151. .Notable examples include the pioneering Israeli Standard Contracts Law of 1964 (reenacted in 1982), the German Standard Contracts Act (Gesetz zur Regelung des Rechts der Allgemeinen Geschäftsbedingungen) of 1976 (subsequently incorporated into the German Civil Code, Bürgerliches Gesetzbuch, §§ 305–10), and the European Directive 93‌/13‌/EEC on Unfair Terms in Consumer Contracts (1993). See, e.g., Larry Bates, Administrative Regulation of Terms in Form Contracts: A Comparative Analysis of Consumer Protection, 16 Emory Int’l L. Rev. 1, 55–67, 79–90 (2002) (discussing German and Israeli law).
  152. .See William J. Woodward Jr., Constraining Opt-Outs: Shielding Local Law and Those It Protects from Adhesive Choice of Law Clauses, 40 Loy. L.A. L. Rev. 9 (2006) (considering possible solutions to the problem).
  153. .See, e.g., Guy Davidov, Mark Freedland & Nicola Kountouris, The Subjects of Labor Law: “Employees” and Other Workers, in Research Handbook in Comparative Labor Law 115 (Matthew Finkin & Guy Mundlak eds., 2015) (discussing the distinction between employee and independent contractor); White & Summers, supra note 89, at 1155–65 (discussing the distinction between security interest and lease); Meredith Jackson, Contracting Out of Article 9, 40 Loy. L.A. L. Rev. 281, 283–91 (2006) (discussing the restructuring of secured transactions as leases or sales).
  154. .See generally Andrew T. Guzman, Arbitrator Liability: Reconciling Arbitration and Mandatory Rules, 49 Duke L.J. 1279 (2000) (analyzing the dilemma, and suggesting that it be solved by making arbitrators liable for failure to apply the mandatory law); Stephen J. Ware, Default Rules from Mandatory Rules: Privatizing Law Through Arbitration, 83 Minn. L. Rev. 703 (1999) (showing that arbitration facilitates the privatization of law creation and calling to reverse the ruling that claims arising under mandatory rules are arbitrable).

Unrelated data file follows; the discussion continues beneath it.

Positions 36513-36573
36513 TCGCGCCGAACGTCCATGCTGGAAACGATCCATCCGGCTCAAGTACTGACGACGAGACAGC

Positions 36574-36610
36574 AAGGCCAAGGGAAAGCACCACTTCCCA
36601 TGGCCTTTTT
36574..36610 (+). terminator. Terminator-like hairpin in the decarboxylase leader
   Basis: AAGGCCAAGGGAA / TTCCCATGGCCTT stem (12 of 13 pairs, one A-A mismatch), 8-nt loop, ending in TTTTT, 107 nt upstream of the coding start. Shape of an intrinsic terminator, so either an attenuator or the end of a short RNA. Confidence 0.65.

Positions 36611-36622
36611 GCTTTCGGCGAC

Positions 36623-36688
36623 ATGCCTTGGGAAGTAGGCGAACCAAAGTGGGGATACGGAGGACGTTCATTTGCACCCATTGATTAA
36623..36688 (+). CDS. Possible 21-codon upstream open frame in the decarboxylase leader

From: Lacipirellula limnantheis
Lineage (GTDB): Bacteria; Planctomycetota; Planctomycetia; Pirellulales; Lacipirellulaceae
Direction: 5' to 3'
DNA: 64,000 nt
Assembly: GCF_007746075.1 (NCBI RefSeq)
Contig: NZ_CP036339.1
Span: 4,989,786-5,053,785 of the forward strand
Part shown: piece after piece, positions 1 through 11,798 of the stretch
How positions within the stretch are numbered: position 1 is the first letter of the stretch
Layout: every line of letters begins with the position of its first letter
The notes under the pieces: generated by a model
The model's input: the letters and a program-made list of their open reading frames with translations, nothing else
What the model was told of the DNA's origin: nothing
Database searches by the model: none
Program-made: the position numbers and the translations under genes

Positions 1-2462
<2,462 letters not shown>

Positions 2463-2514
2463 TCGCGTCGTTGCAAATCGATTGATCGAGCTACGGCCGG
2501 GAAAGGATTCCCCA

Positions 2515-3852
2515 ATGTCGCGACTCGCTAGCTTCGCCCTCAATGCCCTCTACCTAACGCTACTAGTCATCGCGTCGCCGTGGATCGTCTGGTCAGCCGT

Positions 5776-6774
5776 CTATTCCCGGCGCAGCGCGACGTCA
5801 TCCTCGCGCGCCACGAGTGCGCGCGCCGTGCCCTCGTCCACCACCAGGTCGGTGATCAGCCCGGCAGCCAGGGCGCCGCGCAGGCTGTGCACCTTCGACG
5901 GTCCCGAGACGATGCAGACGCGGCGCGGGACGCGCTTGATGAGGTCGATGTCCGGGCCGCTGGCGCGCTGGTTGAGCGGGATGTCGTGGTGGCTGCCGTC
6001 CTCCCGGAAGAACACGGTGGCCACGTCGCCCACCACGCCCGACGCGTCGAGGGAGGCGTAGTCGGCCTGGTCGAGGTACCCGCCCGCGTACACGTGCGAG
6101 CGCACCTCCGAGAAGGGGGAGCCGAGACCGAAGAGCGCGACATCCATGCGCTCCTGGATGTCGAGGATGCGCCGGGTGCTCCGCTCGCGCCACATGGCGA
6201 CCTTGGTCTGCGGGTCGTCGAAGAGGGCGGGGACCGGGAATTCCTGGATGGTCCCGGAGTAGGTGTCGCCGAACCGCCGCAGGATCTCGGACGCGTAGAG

155. .Two additional issues are left out of the present discussion. One is the ability of contracting parties to waive their rights under a mandatory rule ex post (which basically exists, unless the aim of the rule is not to protect that party, but rather external ones). See, e.g., U.C.C. § 9-602 cmt. 3 (Am. Law Inst. & Unif. Law Comm’n 2009) (clarifying that the immutability of the provisions listed in this section does not restrict the parties’ ability to settle claims for past conduct); id. § 9-624 (allowing for waiver of debtors’ rights after default). The other is the possibility of using temporary mandatory rules. See generally Tom Ginsburg, Jonathan S. Masur & Richard H. McAdams, Libertarian Paternalism, Path Dependence, and Temporary Law, 81 U. Chi. L. Rev. 291 (2014) (advocating the “case for temporary law”).
  156. .Baker & Logue, supra note 103, at 402.
  157. .Id. at 403–08.
  158. .See generally Johanna H. Kordes-de Vaal, Intention and the Omission Bias: Omissions Perceived as Nondecisions, 93 Acta Psychologica 161 (1996) (demonstrating that people perceive the outcomes of omissions as being less intended than those of commissions); Mark Spranca, Elisa Minsk & Jonathan Baron, Omission and Commission in Judgment and Choice, 27 J. Experimental Soc. Psychol. 76 (1991) (experimentally showing that people tend to rate harmful omissions “as less immoral, or less bad as decisions, than harmful commissions”).
  159. .On this program, see Sovern, supra note 131, at 21–22; Jonathan L. Kempner, Note, The Home Owners Warranty Program: An Initial Analysis, 28 Stan. L. Rev. 357 (1976).
  160. .See generally Orly Lobel, The Law of the Platform, 101 Minn. L. Rev. 87 (2016).
  161. .See, e.g., A Matter of Interpretation: Federal Courts and the Law (Amy Gutmann ed., 1997) (featuring an essay by Antonin Scalia and critical responses on the courts’ role in constitutional and statutory interpretation).
  162. .See Aaron-Andrew P. Bruhl & Ethan J. Leib, Elected Judges and Statutory Interpretation, 79 U. Chi. L. Rev. 1215 (2012) (discussing the significance of the fact that, unlike federal judges, most state judges are elected, for their approach to statutory interpretation).
  163. .Even Justice Scalia, who adamantly objected to judicial activism in constitutional and statutory interpretation had “no quarrel with the common law and its process.” See Antonin Scalia, Common-Law Courts in a Civil-Law System: The Role of United States Courts in Interpreting the Constitution and Laws, in A Matter of Interpretation, supra note 161, at 3, 13.
  164. .See, e.g., Bar-Gill & Warren, supra note 69, at 74–75 (discussing the institutional competence of legislators and courts in the sphere of consumer credit).
  165. .Korobkin, supra note 13, at 1249.
  166. .See also infra subpart III(B).
  167. .See, e.g., Kimball & Pfennigstorf, supra note 13, at 729 (opining that in the context of insurance “judges tend to intervene in complex matters about which they know very little”).